As for concern two, a free ebook does not have to be a weighty tome. Anything from 2,000 to 4,500 words is perfectly adequate – more than that and you would be wise to think about charging for your hard work. Whether you decide to write it yourself to save money or to outsource to a copywriter, the costs don’t have to be exorbitant. As for time, read on. It is possible to create a free ebook in as little as one week.

 

Day one: Pick your ebook topic

What is a pain point for your customers?

  • Are they short on time?
  • Do they want to know how to look after their skin, or plan a child’s birthday party?
  • Are they facing a challenge and need help to overcome it?

Identifying what would feel like a quick win to someone downloading the ebook – i.e. something that helps them with an immediate problem – is a great place to start. You could always think about questions you get asked a lot by clients and use that as a starting point.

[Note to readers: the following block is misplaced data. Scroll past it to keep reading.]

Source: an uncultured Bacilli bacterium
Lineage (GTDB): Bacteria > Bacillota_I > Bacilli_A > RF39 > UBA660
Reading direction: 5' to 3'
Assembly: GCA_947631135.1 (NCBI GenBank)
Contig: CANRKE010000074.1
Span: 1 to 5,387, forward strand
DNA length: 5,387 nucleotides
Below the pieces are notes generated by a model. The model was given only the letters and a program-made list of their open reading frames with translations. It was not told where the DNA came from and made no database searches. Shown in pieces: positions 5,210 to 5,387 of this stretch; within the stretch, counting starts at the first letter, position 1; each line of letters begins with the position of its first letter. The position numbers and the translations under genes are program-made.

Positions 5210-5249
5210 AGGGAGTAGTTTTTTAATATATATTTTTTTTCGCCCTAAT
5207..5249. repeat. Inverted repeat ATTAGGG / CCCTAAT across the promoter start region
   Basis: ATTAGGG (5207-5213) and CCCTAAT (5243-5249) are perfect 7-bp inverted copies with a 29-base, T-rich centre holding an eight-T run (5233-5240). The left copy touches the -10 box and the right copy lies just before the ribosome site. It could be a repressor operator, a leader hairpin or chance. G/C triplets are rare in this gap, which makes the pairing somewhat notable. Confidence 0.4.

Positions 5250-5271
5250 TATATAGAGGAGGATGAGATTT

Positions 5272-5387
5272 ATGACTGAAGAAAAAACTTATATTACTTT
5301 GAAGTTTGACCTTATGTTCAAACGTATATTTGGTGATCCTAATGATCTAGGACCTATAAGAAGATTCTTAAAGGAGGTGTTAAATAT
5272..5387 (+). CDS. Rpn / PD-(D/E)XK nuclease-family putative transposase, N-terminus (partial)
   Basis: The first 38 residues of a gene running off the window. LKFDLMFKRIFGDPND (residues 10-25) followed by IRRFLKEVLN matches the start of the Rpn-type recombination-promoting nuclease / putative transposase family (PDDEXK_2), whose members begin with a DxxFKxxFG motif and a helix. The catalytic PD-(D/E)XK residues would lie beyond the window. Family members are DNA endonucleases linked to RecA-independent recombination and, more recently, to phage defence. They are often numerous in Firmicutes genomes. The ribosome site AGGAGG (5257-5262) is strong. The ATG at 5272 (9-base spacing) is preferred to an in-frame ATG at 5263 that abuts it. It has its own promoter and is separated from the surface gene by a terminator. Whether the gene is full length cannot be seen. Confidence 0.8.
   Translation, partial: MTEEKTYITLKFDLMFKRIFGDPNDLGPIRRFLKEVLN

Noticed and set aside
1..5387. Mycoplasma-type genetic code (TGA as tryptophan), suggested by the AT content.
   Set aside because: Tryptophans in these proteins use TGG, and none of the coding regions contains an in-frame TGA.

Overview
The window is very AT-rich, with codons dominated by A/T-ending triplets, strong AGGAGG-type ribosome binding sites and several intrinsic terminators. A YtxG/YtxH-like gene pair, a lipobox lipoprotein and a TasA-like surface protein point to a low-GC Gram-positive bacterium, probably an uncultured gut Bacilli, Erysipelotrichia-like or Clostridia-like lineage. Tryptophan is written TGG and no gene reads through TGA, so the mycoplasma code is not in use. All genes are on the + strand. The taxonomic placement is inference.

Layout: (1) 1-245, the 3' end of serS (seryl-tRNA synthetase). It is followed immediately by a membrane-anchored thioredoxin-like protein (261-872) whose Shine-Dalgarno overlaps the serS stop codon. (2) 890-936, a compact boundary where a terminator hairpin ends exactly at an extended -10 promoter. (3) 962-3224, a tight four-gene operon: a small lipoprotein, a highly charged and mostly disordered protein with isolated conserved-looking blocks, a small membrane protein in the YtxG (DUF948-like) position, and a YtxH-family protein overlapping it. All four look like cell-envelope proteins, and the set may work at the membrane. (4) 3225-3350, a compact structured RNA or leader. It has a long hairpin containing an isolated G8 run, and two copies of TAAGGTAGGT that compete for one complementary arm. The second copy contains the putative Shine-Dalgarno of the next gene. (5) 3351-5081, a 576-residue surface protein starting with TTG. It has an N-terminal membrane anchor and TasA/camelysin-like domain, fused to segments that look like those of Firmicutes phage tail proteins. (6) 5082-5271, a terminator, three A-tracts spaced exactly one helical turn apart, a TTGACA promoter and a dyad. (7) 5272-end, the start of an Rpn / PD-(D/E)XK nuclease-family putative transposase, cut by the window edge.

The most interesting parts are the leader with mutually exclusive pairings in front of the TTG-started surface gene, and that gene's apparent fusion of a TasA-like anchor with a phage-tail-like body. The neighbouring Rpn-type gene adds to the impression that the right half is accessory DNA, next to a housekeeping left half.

Alternatively, you could look at content you already have – for example, a series of blog posts on a connected theme – and bring them together as a free ebook.

Make the title short and catchy, explaining exactly what it is your customers can expect from the content, e.g. Ten ways to transform your balcony garden or The five beauty time-savers every mum needs to know.

 

Day two: Plan your ebook’s content

As well as writing ebooks for my clients, a service I offer as a money saver is to create an ebook outline that they can work from to write the copy themselves. An outline is an amazing tool that keeps you on track with the content.